The web is an accommodating and forgiving place. All manner of information is stored on web servers all over the world providing instant global access to web pages.
It is such a convenient channel of communication that it is easy to forget that it can be a pretty cranky place when you start to follow links, particularly if you try and find older material. You can all too regularly find yourself coming across a dead end.
The ‘404 error message’ will probably be familiar to almost all web users and signals that the page or the file you want is no longer associated with the web address (URL) displayed in the web browser. Although the neighbouring pages may be accessible and functioning, the error message indicates that the file you are trying to access has been moved or deleted and there is no forwarding address. This phenomenon is referred to as ‘link rot’.
Link rot is a big problem
Like rotten timbers in a house, it can be a sign of neglect or under-investment. It is inconvenient for the user who is then unable to get to the resources they want. It can also give the impression that the organisations involved are not paying sufficient attention to the integrity of the links. So link rot is not only a practical problem but also a reputational issue.
…it’s having a big effect…
Universities and colleges were amongst the first types of organisations to start engaging with the web and over the years some web servers have become used as file stores or repositories. Used this way these servers are relied upon to provide long term access to information about research projects or learning resources. However, this is not a good solution for the long term management of such resources. When a project finishes and staff move on, content can get shifted around or deleted and this is when link rot sets in.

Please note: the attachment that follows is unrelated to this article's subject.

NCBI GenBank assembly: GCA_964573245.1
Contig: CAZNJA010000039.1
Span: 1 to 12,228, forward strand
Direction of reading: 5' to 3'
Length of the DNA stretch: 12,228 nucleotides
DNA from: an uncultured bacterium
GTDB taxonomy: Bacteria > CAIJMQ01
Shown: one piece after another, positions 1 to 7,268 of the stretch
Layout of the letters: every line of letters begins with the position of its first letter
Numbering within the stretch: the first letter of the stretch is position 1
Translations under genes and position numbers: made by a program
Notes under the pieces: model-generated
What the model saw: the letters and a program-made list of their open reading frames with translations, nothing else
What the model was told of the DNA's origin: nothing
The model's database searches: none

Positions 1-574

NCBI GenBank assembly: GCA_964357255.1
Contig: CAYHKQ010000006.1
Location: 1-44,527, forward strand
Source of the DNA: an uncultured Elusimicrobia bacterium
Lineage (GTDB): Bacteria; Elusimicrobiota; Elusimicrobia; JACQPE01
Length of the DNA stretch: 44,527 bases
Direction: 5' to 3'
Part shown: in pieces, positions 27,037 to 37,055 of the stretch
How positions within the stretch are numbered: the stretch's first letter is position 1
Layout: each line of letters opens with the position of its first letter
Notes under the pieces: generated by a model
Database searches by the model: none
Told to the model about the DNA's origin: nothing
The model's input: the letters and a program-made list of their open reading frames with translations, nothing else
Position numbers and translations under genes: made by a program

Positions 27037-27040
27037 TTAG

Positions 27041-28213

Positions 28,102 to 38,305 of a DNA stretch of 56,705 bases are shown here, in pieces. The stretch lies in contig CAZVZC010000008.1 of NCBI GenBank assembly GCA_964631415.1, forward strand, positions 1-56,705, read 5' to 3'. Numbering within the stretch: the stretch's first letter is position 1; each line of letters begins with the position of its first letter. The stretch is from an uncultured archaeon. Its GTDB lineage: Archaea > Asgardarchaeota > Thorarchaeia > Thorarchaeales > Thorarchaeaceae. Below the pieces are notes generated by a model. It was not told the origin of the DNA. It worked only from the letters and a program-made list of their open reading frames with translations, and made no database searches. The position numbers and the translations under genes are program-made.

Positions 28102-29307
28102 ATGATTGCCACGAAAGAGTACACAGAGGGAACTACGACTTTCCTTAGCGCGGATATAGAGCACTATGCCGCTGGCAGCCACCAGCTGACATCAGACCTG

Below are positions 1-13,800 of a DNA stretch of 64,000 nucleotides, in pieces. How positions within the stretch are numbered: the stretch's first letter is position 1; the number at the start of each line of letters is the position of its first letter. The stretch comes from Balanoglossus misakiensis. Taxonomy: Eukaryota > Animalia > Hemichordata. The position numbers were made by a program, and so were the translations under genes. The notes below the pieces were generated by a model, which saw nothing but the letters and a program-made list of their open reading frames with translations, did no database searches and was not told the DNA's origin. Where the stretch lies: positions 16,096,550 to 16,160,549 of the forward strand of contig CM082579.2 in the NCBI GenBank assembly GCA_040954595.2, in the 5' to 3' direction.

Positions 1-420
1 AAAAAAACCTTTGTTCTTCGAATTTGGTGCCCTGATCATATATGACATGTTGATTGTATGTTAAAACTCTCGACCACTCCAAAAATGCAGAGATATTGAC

…but universities and colleges can protect themselves…
The best way of tackling the problem is to make sure that different types of resources are managed according to pre-established policies and that there is infrastructure in place to store and archive them appropriately. It is the job of the institutional repository or digital asset management system (not the web server) to store documents for the long term.
If there is some necessity to re-design a website or impose some new structure, then care should be taken not to break old links and a series of “redirects” should be set up which will tell the web browser that the requested page is to be found at a new location. As a first step, it is easy to check for dead links on a web site. The Online Broken Link Checker is very easy to use and the free version will check up to 3,000 pages in one scan.
…and work is being done to mitigate against it
The process of depositing items into a well-managed digital environment should include assigning a “persistent identifier”. There are a number of schemes in place that can be used to uniquely identify digital objects and provide stable addresses for them over time, for example the Digital Object Identifier (DOI) system. Collaboration with national or local web archiving initiatives can help, as can redirects to an archived copy of a resource if it is no longer available on a “live” website.
This article originally featured in issue 40 of Jisc Inform (via the Wayback Machine).